I could only find one pack though so I immediately told Aiden that he should not worry about the candy Cole had, I would make it right with him once we were at the gymnastics class.
Aiden and Stella had already been sitting in a hot car for 10 minutes, (doors open Mom, in the shade,) so they were non to pleased about anything at this point. Both of them were actually pretty peeved at the entire idea of Cole's gymnastics class forcing them to leave the house, especially wihtout their own bribe.
Aiden immediately started crying, because he's really good at patience, having faith that things will work out, and dealing with candy consumption in a healthy manner. Score!
Cole had calmed down and was quietly eating one smartie at a time, touching each one to the tip of his tongue before sliding it into his mouth. This type of weird eating style would have been fine, though slightly gross and disturbing, except that Cole sits next to Stella, and with her facing backwards she had full view of the sugar seduction. It was brutal.
Stella likes sugar...despite the fact that she hasn't ever tried most of the candy presented in front of her, she ALWAYS knows what she would like to have. She has sugar smelling talents, perhaps this is a skill I could profit from later?
Stella's screaming begins.
Right about this time, Cole isn't able to untwist the smarties roll anymore. Somehow the twisted plastic wrapped around the small roll of candy is simply beyond is fine motor skills, which I am afraid they won't work on at all in this freakin' gymnastics class, and he FREAKS.
I have a firm rule that my children of speaking age must ask, using words, if they need help rather than crying. I knew immediately what was wrong with Cole and could have ended the entire ordeal for him by reaching back and untwisting the smarties pack...but then what kind of a good Mother would I be?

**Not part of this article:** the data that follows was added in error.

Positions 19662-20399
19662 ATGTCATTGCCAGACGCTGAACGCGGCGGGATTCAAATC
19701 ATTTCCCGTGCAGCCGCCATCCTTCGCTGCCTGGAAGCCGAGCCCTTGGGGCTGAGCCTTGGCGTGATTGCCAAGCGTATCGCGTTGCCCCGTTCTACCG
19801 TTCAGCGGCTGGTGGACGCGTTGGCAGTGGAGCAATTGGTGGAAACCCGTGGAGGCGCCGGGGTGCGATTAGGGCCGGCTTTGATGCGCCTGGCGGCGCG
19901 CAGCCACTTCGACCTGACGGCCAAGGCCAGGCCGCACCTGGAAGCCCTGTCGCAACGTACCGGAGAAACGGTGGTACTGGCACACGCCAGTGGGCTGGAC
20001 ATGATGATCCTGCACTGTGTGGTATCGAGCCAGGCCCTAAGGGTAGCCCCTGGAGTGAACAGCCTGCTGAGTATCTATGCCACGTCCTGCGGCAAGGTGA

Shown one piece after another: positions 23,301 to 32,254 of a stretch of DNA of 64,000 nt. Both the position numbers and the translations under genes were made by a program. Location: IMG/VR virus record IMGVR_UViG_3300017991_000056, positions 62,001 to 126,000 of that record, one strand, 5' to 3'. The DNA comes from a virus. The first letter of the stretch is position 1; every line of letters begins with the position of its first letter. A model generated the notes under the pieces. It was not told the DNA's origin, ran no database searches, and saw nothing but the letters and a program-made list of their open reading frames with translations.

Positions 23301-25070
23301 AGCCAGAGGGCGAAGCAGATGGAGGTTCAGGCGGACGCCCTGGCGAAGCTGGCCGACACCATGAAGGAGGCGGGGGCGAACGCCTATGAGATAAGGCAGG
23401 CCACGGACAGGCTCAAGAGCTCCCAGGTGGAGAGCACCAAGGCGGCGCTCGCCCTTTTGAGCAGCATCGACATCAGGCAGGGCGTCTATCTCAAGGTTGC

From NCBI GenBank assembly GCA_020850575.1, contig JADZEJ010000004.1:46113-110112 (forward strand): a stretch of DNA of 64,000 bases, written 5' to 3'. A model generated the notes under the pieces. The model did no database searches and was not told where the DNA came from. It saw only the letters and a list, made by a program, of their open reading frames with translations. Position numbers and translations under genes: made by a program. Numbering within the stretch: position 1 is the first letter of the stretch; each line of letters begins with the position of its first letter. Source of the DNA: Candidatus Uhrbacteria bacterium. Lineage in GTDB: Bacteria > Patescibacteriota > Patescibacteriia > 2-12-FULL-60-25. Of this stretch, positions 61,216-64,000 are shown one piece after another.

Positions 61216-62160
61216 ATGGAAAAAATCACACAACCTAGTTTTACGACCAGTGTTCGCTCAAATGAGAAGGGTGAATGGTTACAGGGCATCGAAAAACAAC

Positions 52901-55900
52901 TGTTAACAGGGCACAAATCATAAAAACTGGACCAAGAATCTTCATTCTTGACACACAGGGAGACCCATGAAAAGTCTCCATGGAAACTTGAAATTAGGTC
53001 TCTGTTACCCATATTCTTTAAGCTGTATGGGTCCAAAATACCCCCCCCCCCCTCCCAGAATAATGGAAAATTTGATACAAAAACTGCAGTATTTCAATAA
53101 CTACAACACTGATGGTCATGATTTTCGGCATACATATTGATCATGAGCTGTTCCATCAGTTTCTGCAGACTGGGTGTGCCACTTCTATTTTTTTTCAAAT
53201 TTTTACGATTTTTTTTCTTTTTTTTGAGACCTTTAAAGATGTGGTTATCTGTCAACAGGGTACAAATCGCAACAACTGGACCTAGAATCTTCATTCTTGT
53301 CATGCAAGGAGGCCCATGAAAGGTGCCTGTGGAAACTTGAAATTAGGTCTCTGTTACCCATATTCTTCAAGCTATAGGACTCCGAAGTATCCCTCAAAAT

Cole's screams ignite new fire in Stella's disappointment over her lack of candy and Aiden takes his whining to a whole new level by covering his ears and screaming, "you never should have given Cole candy Mommy!!!! Why did you give Cole candy?!?!? That was a bad decision!!!"
Which really helped me reflect on my pareting choices.
Aiden's face when he freaks out like this is actually hilarious. Cole and Stella aren't very fun when they are throwing fits, but Aiden is just so serious and he always has some sort of crazy phrase that he keeps repeating which makes him sound more nuts than sad. He's good times.
So I started laughing.
Also something that makes Aiden freak out? Laughing at his very real pain.
I do realize that laughing at your five year old for crying is sort of mean, but come on, if there was a video of him, Ellen would probably play it on her show.
By the time we pulled into the parking lot 5 minutes later my children were beside themselves with the pain of the smarties. I removed everyone from the car, took the candy from Cole's tormented, clenched fist and threw it in the trash, and informed everyone that I had just paid 130 freakin' dollars for this class and if anyone made it anything less than wonderful for Cole or he crapped out in the corner, crying about candy instead of learning to flip and lie, I would punch them all in the stomach and never, ever let them see candy again.
(I would also repeatedly write sentences that abuse the function of the comma from now until the end of time. They were terrified.)
And that is how Cole learned how to flip around on the parallel bar and Stella and Aiden smiled while eating dried bananas and drinking water.
I'm such a good Mom.